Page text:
19. Mumps - Vaccine Q and A

    Science.gov (United States)

    ... CDC.gov . Vaccines and Immunizations Share Compartir Mumps - Vaccine Q&A For Parents Is there a vaccine to prevent mumps? Yes. Two doses of mumps- ... 12 years old. UPDATED July 2010 Is the vaccine effective/does it work? One dose of mumps ...

  20. Assessing the relationship between antigenicity and immunogenicity of human rabies vaccines when administered by intradermal route: Results of a metaanalysis

    OpenAIRE

    Sudarshan, Mysore Kalappa; Bilagumba, Gangaboraiah; Ravish, Haradanahalli Shankarappa; Narayana, Hanumanthappa Ashwath Doddabele

    2010-01-01

    The metadata of 10 published studies and 3 vaccine trial reports comprising of 19 vaccine cohorts from four countries conducted over a period of 23 years (1986–2009) was used for metaanalysis. The vaccines studied were purified chick embryo cell vaccine (Rabipur, India and Germany), purified vero cell rabies vaccine (Verorab, France; Indirab, India) and human diploid cell vaccine (MIRV, France). The potency of these vaccines varied from 0.55 IU to 2.32 IU per intradermal dose of 0.1 ml per si...

  1. Cost-effectiveness of new pneumococcal conjugate vaccines in Turkey: a decision analytical model

    Directory of Open Access Journals (Sweden)

    Bakır Mustafa

    2012-11-01

    Full Text Available Abstract Background Streptococcus pneumoniae infections, which place a considerable burden on healthcare resources, can be reduced in a cost-effective manner using a 7-valent pneumococcal conjugate vaccine (PCV-7. We compare the cost effectiveness of a 13-valent PCV (PCV-13 and a 10-valent pneumococcal non-typeable Haemophilus influenzae protein D conjugate vaccine (PHiD-CV with that of PCV-7 in Turkey. Methods A cost-utility analysis was conducted and a decision analytical model was used to estimate the proportion of the Turkish population Results PCV-13 and PHiD-CV are projected to have a substantial impact on pneumococcal disease in Turkey versus PCV-7, with 2,223 and 3,156 quality-adjusted life years (QALYs and 2,146 and 2,081 life years, respectively, being saved under a 3+1 schedule. Projections of direct medical costs showed that a PHiD-CV vaccination programme would provide the greatest cost savings, offering additional savings of US$11,718,813 versus PCV-7 and US$8,235,010 versus PCV-13. Probabilistic sensitivity analysis showed that PHiD-CV dominated PCV-13 in terms of QALYs gained and cost savings in 58.3% of simulations. Conclusion Under the modeled conditions, PHiD-CV would provide the most cost-effective intervention for reducing pneumococcal disease in Turkish children.

  2. 76 FR 56731 - Oral Rabies Vaccine Trial; Availability of an Environmental Assessment and Finding of No...

    Science.gov (United States)

    2011-09-14

    ... representatives of public health, agriculture, and natural resources agencies in the United States and Canada... Animal and Plant Health Inspection Service Oral Rabies Vaccine Trial; Availability of an Environmental... significant impact have been prepared by the Animal and Plant Health Inspection Service relative to an...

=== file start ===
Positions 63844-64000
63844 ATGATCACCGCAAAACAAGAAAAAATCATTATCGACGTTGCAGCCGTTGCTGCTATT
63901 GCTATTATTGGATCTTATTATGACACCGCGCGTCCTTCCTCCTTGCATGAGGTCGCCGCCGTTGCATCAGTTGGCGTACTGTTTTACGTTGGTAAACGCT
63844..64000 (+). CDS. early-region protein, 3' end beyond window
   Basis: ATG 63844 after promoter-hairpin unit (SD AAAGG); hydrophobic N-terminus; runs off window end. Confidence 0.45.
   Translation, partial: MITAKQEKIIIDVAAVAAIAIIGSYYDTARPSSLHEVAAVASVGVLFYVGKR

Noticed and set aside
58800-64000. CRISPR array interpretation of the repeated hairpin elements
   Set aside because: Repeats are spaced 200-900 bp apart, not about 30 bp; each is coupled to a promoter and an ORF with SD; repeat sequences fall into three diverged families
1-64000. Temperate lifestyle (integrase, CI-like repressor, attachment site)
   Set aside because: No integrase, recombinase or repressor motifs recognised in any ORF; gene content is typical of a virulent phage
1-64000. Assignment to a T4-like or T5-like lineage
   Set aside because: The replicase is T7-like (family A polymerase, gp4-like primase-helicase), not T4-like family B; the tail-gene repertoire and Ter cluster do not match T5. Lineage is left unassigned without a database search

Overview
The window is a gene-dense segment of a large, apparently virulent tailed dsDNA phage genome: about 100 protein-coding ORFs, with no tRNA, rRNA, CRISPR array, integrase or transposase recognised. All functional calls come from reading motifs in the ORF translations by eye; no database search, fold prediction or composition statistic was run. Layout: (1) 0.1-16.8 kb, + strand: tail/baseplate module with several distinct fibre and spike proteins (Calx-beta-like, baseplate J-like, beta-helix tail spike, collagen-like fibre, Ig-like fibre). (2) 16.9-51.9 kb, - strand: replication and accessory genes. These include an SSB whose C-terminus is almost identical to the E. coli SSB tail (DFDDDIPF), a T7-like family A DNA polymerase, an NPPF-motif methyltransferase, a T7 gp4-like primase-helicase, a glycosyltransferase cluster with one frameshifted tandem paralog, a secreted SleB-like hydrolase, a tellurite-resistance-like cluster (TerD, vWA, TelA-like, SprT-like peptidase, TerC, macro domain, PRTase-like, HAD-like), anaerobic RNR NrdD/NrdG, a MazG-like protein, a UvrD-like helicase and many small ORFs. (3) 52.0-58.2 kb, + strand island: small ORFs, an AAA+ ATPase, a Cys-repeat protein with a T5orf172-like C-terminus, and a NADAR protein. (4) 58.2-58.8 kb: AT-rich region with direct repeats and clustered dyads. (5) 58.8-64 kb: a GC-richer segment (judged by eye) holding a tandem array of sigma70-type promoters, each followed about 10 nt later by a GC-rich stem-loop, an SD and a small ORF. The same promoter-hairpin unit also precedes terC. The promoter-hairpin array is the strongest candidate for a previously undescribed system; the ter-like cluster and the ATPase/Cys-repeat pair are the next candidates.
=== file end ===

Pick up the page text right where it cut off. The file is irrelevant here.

3. 77 FR 49409 - Oral Rabies Vaccine Trial; Availability of an Environmental Assessment and Finding of No...

    Science.gov (United States)

    2012-08-16

    ... rabies in the United States. On July 9, 2012, we published in the Federal Register (77 FR 40322- 40323..., Rabies Program Coordinator, Wildlife Services, APHIS, 59 Chennell Drive, Suite 7, Concord, NH 03301; (603....3 wildlife rabies vaccine in New Hampshire, New York, Ohio, Vermont, and West Virginia,...

  4. 77 FR 40322 - Oral Rabies Vaccine Trial; Availability of an Environmental Assessment

    Science.gov (United States)

    2012-07-09

    ..., Ohio, Vermont, and West Virginia. The proposed field trial is necessary to evaluate a wildlife rabies... APHIS-WS addresses. Wildlife is the dominant reservoir of rabies in the United States. One of the... Animal and Plant Health Inspection Service Oral Rabies Vaccine Trial; Availability of an...

  5. Comparison of Current Regulatory Status for Gene-Based Vaccines in the U.S., Europe and Japan

    Directory of Open Access Journals (Sweden)

    Yoshikazu Nakayama

    2015-03-01

    Full Text Available Gene-based vaccines as typified by plasmid DNA vaccines and recombinant viral-vectored vaccines are expected as promising solutions against infectious diseases for which no effective prophylactic vaccines exist such as HIV, dengue virus, Ebola virus and malaria, and for which more improved vaccines are needed such as tuberculosis and influenza virus. Although many preclinical and clinical trials have been conducted to date, no DNA vaccines or recombinant viral-vectored vaccines expressing heterologous antigens for human use have yet been licensed in the U.S., Europe or Japan. In this research, we describe the current regulatory context for gene-based prophylactic vaccines against infectious disease in the U.S., Europe, and Japan. We identify the important considerations, in particular, on the preclinical assessments that would allow these vaccines to proceed to clinical trials, and the differences on the regulatory pathway for the marketing authorization in each region.

  6. Evaluation effective irradiated feed on immunity system (ho moral) of vaccinated poultry

    International Nuclear Information System (INIS)